Unknown to Cheam Village, over the past three months at St Dunstan’s Church the Metropolitan Police has been carrying the largest ever operation of its kind.
An eerie silence fell over the church in early July as plain clothes police officers took the unprecedented step of digging up vast parts of St Dunstan’s Church to look for clues to the disappearance and possible murder of Lee Boxell in 1988.
Although tarpaulin surrounded the churchyard, and with it the detail of the operation, the chug of diggers could be heard and people could be seen milling about behind the blue sheets.
More than a dozen police officers carried wheelbarrows full of excavated gravel from grave sites to a skip to be carefully sifted through by experts.
It was a delicate operation, not only to respect the dead, but to keep the living in the dark about what was going on. No burial sites were disturbed as police looked just under the surface of large box-like graves to see if there were any signs of disturbance.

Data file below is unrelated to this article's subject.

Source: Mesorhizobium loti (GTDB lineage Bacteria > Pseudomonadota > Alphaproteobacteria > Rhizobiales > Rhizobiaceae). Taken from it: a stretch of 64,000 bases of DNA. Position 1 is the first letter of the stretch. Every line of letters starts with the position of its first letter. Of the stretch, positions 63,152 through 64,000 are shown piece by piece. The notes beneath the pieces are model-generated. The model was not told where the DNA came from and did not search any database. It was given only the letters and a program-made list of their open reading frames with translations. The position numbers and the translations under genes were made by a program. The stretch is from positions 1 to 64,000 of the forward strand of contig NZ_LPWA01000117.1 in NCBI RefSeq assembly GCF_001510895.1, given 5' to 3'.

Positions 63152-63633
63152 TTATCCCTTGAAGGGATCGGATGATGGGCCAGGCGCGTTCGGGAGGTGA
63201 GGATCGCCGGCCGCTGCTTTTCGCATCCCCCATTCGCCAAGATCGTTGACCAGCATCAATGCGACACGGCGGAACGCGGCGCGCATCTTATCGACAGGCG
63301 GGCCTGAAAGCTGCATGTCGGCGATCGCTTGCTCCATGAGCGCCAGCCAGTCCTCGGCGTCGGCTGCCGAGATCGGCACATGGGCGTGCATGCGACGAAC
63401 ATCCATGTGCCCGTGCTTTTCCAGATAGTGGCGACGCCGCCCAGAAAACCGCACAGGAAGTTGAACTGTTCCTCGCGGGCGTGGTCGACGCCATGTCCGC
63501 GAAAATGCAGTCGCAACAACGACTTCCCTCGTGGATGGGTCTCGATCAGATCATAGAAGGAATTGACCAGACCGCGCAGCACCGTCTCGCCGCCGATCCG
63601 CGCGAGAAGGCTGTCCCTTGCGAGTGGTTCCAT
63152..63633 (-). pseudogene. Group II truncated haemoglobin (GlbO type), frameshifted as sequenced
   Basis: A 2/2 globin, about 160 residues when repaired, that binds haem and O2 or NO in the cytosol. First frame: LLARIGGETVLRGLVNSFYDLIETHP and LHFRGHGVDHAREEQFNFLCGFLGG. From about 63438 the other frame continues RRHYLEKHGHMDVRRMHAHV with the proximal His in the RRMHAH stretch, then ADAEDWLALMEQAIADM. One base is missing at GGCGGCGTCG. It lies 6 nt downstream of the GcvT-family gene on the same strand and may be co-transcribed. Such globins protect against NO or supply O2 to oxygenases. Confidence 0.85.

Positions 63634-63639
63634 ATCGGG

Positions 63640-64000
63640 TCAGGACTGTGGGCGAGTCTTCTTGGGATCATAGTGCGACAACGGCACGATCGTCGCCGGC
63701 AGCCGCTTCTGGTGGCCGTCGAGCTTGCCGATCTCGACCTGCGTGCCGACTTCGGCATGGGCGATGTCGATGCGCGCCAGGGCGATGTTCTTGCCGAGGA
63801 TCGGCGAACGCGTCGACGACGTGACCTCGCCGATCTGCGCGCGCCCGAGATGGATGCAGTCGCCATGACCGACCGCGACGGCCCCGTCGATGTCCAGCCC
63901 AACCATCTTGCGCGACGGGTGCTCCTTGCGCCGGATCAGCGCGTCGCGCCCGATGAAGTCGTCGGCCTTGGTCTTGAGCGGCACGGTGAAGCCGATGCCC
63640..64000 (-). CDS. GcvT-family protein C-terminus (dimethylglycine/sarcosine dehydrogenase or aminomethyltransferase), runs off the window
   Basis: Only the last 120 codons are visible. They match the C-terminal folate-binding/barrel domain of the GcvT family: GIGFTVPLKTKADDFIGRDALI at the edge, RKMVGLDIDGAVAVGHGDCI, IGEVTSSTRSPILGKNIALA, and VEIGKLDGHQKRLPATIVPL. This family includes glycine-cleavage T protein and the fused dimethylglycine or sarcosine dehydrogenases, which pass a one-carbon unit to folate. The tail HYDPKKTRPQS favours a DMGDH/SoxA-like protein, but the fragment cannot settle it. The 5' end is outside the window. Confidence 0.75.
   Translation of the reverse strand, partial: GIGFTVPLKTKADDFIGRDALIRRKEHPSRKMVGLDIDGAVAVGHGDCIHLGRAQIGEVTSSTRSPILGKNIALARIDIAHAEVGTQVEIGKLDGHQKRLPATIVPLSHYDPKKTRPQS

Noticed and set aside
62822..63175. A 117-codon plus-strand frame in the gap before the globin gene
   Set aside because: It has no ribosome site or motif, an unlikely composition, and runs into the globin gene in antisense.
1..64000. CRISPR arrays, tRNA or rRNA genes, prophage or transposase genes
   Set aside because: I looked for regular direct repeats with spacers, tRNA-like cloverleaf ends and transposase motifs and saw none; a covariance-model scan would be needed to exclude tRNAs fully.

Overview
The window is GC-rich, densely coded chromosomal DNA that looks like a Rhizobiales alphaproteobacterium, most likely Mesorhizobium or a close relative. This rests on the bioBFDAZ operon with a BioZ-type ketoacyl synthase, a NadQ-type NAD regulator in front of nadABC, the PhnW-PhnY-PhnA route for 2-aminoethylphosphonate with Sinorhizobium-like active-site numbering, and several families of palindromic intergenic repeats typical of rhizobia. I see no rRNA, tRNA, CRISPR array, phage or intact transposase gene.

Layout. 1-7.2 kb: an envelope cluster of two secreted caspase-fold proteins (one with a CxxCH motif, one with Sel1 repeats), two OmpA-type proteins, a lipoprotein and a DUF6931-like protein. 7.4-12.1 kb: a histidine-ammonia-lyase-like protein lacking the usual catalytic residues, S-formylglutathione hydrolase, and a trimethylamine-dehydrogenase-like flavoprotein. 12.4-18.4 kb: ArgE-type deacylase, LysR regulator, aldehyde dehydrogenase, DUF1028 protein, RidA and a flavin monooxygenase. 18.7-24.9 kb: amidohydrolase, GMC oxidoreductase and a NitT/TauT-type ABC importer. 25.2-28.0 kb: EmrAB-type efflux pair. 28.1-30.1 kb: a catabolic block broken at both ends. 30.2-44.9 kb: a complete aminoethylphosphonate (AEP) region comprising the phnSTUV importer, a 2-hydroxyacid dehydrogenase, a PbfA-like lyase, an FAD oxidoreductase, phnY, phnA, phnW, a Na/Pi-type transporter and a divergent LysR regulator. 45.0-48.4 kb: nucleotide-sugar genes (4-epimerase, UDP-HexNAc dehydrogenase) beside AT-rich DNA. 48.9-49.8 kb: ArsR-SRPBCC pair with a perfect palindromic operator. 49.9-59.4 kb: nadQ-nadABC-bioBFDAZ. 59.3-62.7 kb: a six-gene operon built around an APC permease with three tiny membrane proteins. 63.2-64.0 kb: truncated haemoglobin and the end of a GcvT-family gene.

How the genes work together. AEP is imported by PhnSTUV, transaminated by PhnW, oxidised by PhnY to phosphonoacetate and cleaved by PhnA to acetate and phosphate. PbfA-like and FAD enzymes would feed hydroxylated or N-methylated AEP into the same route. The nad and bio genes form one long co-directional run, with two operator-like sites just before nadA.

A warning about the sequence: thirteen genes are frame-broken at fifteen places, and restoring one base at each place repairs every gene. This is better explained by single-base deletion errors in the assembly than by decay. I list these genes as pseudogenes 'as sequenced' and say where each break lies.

Working on intelligence as to potential evidence sites, parts of the cemetery that appeared to have recently moved earth were pulled up by diggers.
Specialist search teams worked around the clock to try to find clues, none more so than specialist archaeologist Steve Litherland.
Mr Litherland provided archaeological expertise to officers to determine the age of the ground that was being dug up and whether it could be linked to the late 1980s.
He said: “We are looking for a disturbance in the ground from the late 1980s, something that shouldn’t be there, for example a crisp packet whose sell by date doesn’t match the age of the soil, or coins which are not consistent with the soil.”